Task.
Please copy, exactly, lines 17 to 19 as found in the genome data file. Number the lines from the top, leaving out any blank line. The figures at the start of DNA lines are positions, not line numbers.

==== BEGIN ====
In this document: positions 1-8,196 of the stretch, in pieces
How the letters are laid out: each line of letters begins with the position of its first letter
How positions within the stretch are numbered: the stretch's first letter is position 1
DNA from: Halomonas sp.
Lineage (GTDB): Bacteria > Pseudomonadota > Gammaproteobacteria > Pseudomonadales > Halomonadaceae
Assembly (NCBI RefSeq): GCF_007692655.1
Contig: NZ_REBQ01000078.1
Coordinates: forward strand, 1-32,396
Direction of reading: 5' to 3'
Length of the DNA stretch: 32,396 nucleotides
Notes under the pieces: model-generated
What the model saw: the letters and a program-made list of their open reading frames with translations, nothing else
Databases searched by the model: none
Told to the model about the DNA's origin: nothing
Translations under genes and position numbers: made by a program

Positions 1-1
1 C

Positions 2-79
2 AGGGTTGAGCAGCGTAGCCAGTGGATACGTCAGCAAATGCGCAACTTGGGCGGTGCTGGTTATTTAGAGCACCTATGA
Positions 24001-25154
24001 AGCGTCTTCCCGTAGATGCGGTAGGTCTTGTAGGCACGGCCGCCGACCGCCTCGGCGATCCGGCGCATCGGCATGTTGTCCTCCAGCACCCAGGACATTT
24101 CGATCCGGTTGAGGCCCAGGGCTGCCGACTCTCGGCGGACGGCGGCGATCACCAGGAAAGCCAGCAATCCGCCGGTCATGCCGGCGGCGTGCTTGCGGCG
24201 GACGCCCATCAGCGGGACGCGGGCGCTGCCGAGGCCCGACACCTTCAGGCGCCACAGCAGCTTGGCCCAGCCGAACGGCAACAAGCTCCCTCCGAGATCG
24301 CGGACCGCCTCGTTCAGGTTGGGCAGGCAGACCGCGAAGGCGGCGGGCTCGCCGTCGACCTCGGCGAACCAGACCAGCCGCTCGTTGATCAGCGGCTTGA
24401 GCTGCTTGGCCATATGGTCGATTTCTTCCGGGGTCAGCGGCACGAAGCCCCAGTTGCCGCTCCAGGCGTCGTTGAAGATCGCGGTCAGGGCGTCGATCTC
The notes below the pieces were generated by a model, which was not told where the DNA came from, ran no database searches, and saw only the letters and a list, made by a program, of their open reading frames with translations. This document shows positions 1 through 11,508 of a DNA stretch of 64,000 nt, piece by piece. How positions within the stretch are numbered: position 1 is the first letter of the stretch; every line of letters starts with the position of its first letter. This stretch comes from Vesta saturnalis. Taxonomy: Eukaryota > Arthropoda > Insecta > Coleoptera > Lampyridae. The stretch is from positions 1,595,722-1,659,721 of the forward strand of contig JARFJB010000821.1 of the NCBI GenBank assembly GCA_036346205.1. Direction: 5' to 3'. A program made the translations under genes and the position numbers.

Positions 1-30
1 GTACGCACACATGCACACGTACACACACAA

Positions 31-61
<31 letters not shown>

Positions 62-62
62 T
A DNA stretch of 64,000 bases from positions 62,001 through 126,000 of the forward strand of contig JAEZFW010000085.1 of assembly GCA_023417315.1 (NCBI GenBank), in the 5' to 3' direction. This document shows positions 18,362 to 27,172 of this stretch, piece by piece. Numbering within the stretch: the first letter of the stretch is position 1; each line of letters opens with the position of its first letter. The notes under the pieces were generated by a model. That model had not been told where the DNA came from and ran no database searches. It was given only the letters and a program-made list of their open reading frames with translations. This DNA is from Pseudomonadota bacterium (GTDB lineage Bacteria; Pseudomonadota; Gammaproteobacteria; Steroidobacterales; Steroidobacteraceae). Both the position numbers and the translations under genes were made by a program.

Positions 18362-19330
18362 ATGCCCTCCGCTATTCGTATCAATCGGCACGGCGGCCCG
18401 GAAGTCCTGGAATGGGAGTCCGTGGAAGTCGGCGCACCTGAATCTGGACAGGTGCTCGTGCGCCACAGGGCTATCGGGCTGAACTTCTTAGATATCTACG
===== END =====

1 C

Positions 2-79
2 AGGGTTGAGCAGCGTAGCCAGTGGATACGTCAGCAAATGCGCAACTTGGGCGGTGCTGGTTATTTAGAGCACCTATGA